The U.S. government and industry response to the ever-growing SolarWinds intrusion needs to be transformational – the cyber equivalent to the 9/11 terrorist attacks. Recognizing the magnitude of this incident, one of President Biden’s earliest proposals, the American Rescue Plan, calls for $10.2 billion in investments designed to “modernize federal information technology to protect against future cyber-attacks.” If approved by the U.S. Congress – and well-managed within the executive branch – this would be one of the largest single efforts the U.S. government has ever undertaken to fix long-running problems with legacy IT and cyber vulnerabilities, and a significant first step in realigning U.S. cyber defenses while building Americans’ trust in their government’s ability to deliver reliable and secure services.
But this significant investment will only be successful if some of the funding ensures that U.S. cybersecurity infrastructure is realigned to become risk-based and intelligence-driven, with coordinated and consistent policy and standards for how that information is used across government in all procurement and risk acceptance decisions.
To make that transition, this investment must not repeat the sins of the past. Officials should not waste any American Rescue Plan dollars on insecure legacy products and technologies, rebuilding one-to-one existing networks and systems possibly compromised by SolarWinds, shifting legacy workloads into new computing environments without integrating security and modernizing their design, or automating complex and customized processes when equivalent commercial applications are available. Nor should this investment further the insufficient, box-checking approaches of the current Federal IT security programs built around the Federal Information Security Modernization Act (FISMA) of 2014.
Instead, government and industry should direct this investment to implement best-in-class government and commercial shared services that enable efficient sharing of information, while expanding actual monitoring and response capabilities. Specifically, agencies should: 1) develop contemporary architectures and implement modern networks, identity, and data management infrastructure; 2) enable, to the greatest extent possible, citizen services on that infrastructure; 3) automate security processes and information sharing whenever possible; and 4) employ proactive and risk-based security approaches. Above all, government and industry must ensure that these elements all work together to enable a new level of threat and intelligence driven cybersecurity.
Smart investments built on a trusted supply chain and based on the U.S. Cyber and Infrastructure Security Agency (CISA) guidance and standards can raise the barriers to intruders and better protect federal systems. Among those that deserve the attention of federal IT leaders are modern network and identity technologies, including zero trust, next generation identity management, and secure workstations for those users that have administrator level access. Used correctly, these technologies mean that even if an intruder has gained access to a system, lateral movement and privilege escalation within it are much harder to accomplish, and easier to observe.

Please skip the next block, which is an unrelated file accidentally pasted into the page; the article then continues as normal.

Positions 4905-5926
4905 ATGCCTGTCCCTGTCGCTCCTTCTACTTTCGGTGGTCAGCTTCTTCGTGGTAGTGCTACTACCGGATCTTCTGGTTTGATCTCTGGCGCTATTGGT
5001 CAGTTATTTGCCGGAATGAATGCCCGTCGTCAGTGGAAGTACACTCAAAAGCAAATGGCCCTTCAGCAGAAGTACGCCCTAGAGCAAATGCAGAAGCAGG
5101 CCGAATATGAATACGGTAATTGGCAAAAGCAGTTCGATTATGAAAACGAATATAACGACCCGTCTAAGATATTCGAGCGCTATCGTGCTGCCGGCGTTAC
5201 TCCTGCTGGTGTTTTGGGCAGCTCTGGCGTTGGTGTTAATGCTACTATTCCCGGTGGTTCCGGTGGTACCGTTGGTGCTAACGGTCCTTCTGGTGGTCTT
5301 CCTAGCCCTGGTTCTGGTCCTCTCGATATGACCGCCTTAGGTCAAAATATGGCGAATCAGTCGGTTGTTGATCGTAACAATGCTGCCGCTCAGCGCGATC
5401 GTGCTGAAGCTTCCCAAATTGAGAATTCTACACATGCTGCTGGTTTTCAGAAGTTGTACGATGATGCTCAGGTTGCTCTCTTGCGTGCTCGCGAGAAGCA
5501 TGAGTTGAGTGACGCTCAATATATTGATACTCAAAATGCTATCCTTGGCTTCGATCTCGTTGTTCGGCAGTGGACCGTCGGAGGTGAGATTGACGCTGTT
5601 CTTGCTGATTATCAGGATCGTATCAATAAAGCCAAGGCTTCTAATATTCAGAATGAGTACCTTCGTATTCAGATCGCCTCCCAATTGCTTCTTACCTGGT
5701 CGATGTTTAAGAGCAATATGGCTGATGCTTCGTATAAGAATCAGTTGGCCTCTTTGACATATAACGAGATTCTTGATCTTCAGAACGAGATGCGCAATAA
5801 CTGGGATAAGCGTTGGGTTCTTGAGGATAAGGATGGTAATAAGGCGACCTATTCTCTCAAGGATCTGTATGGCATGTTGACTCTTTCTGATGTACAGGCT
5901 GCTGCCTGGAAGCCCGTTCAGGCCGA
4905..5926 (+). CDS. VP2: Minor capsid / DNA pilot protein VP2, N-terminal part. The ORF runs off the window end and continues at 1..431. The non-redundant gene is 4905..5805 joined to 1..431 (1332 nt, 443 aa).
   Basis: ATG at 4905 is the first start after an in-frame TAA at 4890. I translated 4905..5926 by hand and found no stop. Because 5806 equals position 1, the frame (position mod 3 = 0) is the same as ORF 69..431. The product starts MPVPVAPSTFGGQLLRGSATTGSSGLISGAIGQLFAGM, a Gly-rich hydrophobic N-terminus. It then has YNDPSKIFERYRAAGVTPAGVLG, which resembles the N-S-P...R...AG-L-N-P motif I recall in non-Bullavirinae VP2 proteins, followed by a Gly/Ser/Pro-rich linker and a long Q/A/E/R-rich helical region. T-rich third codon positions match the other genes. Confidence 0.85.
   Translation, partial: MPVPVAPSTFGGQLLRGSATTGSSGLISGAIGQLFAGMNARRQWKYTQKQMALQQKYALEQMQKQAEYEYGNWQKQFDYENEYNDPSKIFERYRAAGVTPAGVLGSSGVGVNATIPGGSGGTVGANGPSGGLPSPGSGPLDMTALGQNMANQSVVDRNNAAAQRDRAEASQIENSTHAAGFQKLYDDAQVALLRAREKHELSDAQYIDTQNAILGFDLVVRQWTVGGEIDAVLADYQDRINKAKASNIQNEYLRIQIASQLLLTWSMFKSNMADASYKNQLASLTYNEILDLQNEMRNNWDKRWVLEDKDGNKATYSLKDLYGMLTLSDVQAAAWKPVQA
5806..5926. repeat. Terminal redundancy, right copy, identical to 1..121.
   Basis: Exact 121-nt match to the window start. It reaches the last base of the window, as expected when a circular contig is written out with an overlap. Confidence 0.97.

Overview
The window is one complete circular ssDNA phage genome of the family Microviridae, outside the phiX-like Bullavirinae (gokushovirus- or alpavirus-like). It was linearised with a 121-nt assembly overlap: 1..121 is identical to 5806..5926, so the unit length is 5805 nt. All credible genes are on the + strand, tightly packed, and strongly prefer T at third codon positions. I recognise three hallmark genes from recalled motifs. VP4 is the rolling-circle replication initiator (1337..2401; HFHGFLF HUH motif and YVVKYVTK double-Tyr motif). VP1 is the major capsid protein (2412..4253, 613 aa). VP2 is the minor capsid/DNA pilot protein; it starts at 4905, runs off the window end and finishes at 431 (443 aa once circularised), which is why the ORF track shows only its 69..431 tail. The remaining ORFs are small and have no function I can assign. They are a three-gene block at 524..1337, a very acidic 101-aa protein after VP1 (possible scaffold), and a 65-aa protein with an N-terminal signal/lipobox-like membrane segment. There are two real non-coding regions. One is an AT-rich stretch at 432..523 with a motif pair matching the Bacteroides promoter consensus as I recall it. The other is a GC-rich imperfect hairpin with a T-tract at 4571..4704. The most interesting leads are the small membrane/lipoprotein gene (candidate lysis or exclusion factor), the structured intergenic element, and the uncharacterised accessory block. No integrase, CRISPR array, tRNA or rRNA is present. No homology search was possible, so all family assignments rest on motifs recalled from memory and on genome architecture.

Services built on top of such an architecture can be designed and managed with security, information sharing, and user experience in mind – in ways that the thousands of standalone government systems and services cannot be. Security operations built in a similar way can enable automated cyber threat reporting and analysis at a scale not possible today, where even the most skilled security analysts spend far too much time manually integrating and reviewing data and tediously filling out compliance paperwork. Shifting security resources in this way can enable private sector best practices such as bug bounties and penetration testing that are slowly appearing in agencies today but would be a significant aid in identifying threat vectors like SolarWinds if more widespread.
Furthermore, much like the National Counterterrorism Center (NCTC) was created and has evolved to serve as a hub for terrorism intelligence and analysis following 9/11, and functions as a fusion center of specialists from across the government, CISA needs to perform a broadly similar role in the cyber threat space. Some of the $10.2 billion must transform CISA into a “Cyber NCTC” interagency hub that facilitates sharing of threats and analysis, leads incident response, provides accurate threat information, policy guidance and standards to agencies as they make procurement determinations and informs risk decisions.
The attacks on 9/11 created the sense of urgency that motivated wholesale generational change across the U.S. law enforcement and intelligence communities. Most significant was the recognition that understanding and responding to complex threats required strategic intelligence and program management at a new scale. The sheer extent of the SolarWinds intrusion should create a similar platform across federal, state, and local governments, as well as critical industries, cybersecurity professionals, and others. While more large-scale intrusions are guaranteed, if the government makes the right investments with the $10.2 billion outlined in the American Rescue Plan and works with industry to respond with a comparable sense of urgency, we can collectively reduce the impact and cost of future attacks and intrusions.